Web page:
Semiconductor maker Texas Instruments Inc (TI) said its second-quarter operating profit rose on solid and broad-based sales of components for mobile phones and electronic devices.
Including one-time items and proceeds from businesses it has sold, TI had net income of US$2.39 billion, or US$1.50 per share in the April-June period, up from US$628 million, or US$0.38 per share a year earlier, it said on Monday.
However, about US$1.65 billion came from selling a sensors business to private-equity groups.
On an operating basis, TI -- the biggest maker of chips for mobile phones -- said it earned US$739 million, or US$0.47 per share, after excluding parts of the business it has sold. That matched the forecast of analysts surveyed by Thomson Financial.
The operating earnings of US$0.47 per share in the second quarter included a cost of US$0.03 per share to expense stock options or a gain of US$0.05 per share for a sales-tax refund and a royalty settlement.
Last month the company predicted it would earn US$0.46 to US$0.48 per share, thanks partly to a tax break and a lawsuit settlement.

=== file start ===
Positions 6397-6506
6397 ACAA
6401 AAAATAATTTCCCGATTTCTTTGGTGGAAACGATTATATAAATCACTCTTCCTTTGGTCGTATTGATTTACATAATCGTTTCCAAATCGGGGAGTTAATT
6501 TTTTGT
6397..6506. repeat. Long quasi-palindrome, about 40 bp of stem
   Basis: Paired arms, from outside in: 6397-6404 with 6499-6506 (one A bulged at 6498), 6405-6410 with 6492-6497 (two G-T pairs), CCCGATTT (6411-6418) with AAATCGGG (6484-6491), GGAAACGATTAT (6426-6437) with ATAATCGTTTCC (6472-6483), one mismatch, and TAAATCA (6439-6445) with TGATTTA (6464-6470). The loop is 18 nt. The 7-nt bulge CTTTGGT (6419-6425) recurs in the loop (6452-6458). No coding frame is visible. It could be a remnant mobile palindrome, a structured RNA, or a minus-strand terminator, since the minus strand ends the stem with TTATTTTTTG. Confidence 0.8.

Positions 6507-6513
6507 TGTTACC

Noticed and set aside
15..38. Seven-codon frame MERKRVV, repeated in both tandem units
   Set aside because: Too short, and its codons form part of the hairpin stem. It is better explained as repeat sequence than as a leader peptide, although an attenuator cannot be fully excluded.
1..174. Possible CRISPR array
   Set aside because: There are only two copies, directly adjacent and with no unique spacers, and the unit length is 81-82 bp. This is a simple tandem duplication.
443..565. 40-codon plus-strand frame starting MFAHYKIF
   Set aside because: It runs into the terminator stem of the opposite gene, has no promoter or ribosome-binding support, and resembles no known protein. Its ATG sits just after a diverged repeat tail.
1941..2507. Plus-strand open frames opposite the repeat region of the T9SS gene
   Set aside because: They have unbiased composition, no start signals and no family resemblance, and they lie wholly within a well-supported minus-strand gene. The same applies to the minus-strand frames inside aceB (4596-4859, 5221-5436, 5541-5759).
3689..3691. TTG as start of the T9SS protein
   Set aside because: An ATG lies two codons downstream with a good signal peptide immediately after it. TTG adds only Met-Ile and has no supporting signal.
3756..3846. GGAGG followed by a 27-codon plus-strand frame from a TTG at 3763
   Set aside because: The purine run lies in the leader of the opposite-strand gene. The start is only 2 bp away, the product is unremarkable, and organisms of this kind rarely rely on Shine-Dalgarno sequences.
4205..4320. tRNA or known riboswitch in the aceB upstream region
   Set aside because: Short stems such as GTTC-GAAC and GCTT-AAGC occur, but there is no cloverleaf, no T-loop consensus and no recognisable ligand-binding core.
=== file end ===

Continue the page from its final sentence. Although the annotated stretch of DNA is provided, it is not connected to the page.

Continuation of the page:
Revenue rose 24 percent to US$3.7 billion from US$2.97 billion a year ago. Analysts had forecast US$3.68 billion in the just-finished quarter.
The Dallas-based company said it expects to earn US$0.42 to US$0.48 per share in the third quarter -- in line with Wall Street forecasts -- on revenue of US$3.63 billion to US$3.95 billion. Analysts were expecting third-quarter sales of US$3.83 billion.
The strong second-quarter results were foreshadowed last week, when two major cellphone makers reported big jumps in second-quarter profits.
Nokia Corp, TI's largest single customer, said earnings rose 43 percent and repeated its prediction that handset sales would gain 15 percent this year. Motorola Inc and Sony Ericsson, two other TI customers, also reported large increases in sales.
Texas Instruments is largely protected from the slower growth in chips for personal computers, which account for less than 10 percent of its semiconductor sales.
Executives said TI's backlog of orders was rising and they expected seasonal growth as their customers gear up production of electronics devices for the holiday shopping season.
Inventory levels -- either gluts or shortages -- have bedeviled TI in the past. But company vice president Ron Slaymaker said inventories appeared to be balanced.
Slaymaker said the main threats for the rest of the year included events in the Middle East and the possibility of higher interest rates.
"If that created a change in consumer behavior and buying patterns, certainly that could drive us toward the low end" of its forecast for the rest of the year.
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